The federal budget process is a complicated affair but usually begins with a proposal sent to Congress by the president. Lately, however, that process has been anything but usual. As September approaches we once again face the twin issues of authorizing federal spending and raising the debt limit to pay for it.
Contrary to popular opinion, President Obama has proposed a budget, albeit sometimes late, for each year he has been in office. All of those proposals, however, have been rejected by Congress. Having refused his suggestions, the House, for most years, has then drafted its own version of the budget. Those House-originated budgets have been rejected in the Senate.
To keep the federal government functioning, Congress, with House approval, has regularly passed legislation known as a Continuing Resolution which says, in effect, “we approve budget authorization for this year at last year’s levels.” However, a continuing resolution grants only budget approval. It’s not a funding mechanism. Because those resolutions approve budget amounts at current levels, which exceed current federal revenue, they also continue the budget deficit, requiring an issuance of federal debt to cover the shortfall.
Lately, this process has produced a strange result, particularly in the Republican-controlled House of Representatives. Conservative House members regularly approve continuing budget resolutions – supposedly to keep the government open – but balk at raising the debt to cover the resulting deficit created by those resolutions. This practice of saying yes on the one hand and no on the other makes for a confusing situation, one that adds a measure of uncertainty to our economy and regularly roils world credit markets. It’s a dangerous situation, and one created solely by Congressional action, but I think I’ve figured out why this happens.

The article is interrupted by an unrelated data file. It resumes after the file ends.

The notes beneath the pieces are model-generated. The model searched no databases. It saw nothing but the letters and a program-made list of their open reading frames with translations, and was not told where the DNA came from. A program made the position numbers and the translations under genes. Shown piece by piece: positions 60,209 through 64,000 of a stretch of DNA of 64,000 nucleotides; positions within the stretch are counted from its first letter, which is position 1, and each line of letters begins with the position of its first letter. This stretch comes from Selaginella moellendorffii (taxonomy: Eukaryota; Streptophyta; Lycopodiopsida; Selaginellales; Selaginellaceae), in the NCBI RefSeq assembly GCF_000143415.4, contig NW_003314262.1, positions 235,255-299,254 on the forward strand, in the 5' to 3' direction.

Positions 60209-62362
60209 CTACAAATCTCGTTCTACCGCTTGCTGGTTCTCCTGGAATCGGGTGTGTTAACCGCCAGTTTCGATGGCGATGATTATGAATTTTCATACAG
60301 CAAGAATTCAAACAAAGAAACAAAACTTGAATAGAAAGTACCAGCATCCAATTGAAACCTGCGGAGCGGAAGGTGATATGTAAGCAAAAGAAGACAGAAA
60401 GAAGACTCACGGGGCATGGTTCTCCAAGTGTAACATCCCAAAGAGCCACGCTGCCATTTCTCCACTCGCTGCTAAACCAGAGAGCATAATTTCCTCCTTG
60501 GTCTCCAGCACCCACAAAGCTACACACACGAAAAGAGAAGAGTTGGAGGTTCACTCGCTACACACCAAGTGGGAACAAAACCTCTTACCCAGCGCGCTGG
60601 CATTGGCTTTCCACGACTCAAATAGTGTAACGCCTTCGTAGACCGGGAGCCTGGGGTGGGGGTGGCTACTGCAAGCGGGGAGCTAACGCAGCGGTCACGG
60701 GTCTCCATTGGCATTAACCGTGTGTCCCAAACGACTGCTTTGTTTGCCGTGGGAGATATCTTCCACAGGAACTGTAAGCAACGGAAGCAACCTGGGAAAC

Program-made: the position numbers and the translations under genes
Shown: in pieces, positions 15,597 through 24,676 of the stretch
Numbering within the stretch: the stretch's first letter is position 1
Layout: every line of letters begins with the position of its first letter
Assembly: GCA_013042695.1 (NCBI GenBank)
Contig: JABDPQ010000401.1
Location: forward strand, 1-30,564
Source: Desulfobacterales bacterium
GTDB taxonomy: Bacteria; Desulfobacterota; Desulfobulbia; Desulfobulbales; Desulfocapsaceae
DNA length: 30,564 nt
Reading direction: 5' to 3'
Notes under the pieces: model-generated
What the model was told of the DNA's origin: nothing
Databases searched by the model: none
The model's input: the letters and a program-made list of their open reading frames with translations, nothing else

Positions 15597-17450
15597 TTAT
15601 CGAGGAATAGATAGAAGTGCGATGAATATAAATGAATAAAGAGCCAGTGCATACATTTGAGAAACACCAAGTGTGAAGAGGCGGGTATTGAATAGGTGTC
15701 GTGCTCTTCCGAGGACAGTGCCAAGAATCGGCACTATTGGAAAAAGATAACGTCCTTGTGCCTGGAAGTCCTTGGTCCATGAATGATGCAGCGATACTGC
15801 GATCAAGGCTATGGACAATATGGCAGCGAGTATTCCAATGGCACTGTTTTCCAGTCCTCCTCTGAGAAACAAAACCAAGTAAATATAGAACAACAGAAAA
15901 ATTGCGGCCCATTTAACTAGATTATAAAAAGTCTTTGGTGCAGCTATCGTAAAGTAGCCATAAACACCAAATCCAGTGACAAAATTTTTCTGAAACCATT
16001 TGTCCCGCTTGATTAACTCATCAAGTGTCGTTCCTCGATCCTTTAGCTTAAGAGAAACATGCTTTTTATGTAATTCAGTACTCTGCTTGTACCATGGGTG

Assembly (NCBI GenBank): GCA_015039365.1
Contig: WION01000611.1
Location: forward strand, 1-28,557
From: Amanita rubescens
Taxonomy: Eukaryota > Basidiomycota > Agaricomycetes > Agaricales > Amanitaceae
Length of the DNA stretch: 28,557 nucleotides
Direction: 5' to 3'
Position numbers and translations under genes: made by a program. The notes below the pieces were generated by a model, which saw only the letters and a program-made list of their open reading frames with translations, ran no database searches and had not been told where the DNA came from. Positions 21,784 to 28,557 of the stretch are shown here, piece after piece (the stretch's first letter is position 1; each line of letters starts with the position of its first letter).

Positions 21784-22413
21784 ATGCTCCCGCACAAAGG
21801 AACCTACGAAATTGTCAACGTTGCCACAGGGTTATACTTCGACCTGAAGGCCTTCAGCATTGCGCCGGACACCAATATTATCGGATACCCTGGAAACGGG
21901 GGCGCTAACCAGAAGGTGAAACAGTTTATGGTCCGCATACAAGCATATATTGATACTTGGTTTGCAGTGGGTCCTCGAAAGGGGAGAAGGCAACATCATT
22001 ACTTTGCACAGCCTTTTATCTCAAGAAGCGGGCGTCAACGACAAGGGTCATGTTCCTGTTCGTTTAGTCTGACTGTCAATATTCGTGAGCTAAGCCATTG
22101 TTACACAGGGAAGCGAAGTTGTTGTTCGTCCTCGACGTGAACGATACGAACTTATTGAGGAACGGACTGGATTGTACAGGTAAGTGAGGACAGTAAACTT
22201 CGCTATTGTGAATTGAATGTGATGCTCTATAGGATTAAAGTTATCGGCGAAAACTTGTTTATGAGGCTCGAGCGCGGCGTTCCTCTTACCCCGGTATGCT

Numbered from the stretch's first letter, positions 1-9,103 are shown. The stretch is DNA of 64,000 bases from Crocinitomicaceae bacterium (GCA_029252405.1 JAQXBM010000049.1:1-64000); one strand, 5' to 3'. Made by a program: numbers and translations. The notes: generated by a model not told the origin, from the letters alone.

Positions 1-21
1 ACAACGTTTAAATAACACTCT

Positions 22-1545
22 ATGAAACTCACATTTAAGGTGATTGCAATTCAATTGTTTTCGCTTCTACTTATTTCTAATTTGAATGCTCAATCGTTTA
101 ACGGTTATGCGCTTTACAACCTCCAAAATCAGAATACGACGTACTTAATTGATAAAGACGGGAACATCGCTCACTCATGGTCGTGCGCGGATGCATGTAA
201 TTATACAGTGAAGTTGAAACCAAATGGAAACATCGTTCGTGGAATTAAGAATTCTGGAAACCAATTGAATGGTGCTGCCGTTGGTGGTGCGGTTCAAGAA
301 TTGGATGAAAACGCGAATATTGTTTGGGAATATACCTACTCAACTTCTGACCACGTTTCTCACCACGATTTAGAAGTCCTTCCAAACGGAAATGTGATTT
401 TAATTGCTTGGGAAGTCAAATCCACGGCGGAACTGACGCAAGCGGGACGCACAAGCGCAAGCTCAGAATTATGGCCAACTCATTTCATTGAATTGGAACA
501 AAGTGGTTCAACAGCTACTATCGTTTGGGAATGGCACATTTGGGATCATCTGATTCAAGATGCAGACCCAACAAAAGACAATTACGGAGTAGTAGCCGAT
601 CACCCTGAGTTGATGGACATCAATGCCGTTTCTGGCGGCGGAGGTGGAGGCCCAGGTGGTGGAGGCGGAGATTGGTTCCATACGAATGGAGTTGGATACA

Members of the House of Representatives stand for re-election every two years. Most Republican seats in the House are safe from Democratic challenge. However, any budget plan that would stand a chance of gaining Senate approval would increase the debt. Voting in favor of a budget that increases the public debt would make a Republican Congressman, even from a safe district, vulnerable to attack from the right. Supporting a continuing resolution, though also increasing the debt, is a stop-gap, short-term measure that puts House members in a much more defensible position - that is, saving the government and fighting the good fight. Defunding or re-purposing programs – the real budget solution - poses a much greater risk. (Ask someone over the age of 50 about means-testing Social Security retirement benefits and you’ll see what happens when you touch a constituent’s favorite program).
So, when a conservative member of Congress votes in favor of a continuing resolution, he’s not thinking about sound public policy. He’s thinking instead about the next election and about protecting himself from voter backlash over cutting a constituent’s favorite government program.
When he votes against an increase in the federal debt limit - an increase occasioned by the continuing resolution he just approved - he’s not taking a stance for smaller government. He’s actually only protecting himself from the accusation of a challenger (a fellow conservative) who could say “you aren’t conservative enough.” That is, his stance on either topic - budget authorization or debt limit increase - isn’t really a substantive position. It’s actually a campaign event.
Statesmanship – taking a course of action with the good of the people in mind – is no longer a motivating factor for House members (if it ever was). Getting elected and staying in office is the sole goal. That they gamble with their personal reputations for self-aggrandizement is one thing. But risking the national credit rating for the sake of gaining re-election shows just how small-minded politics has become.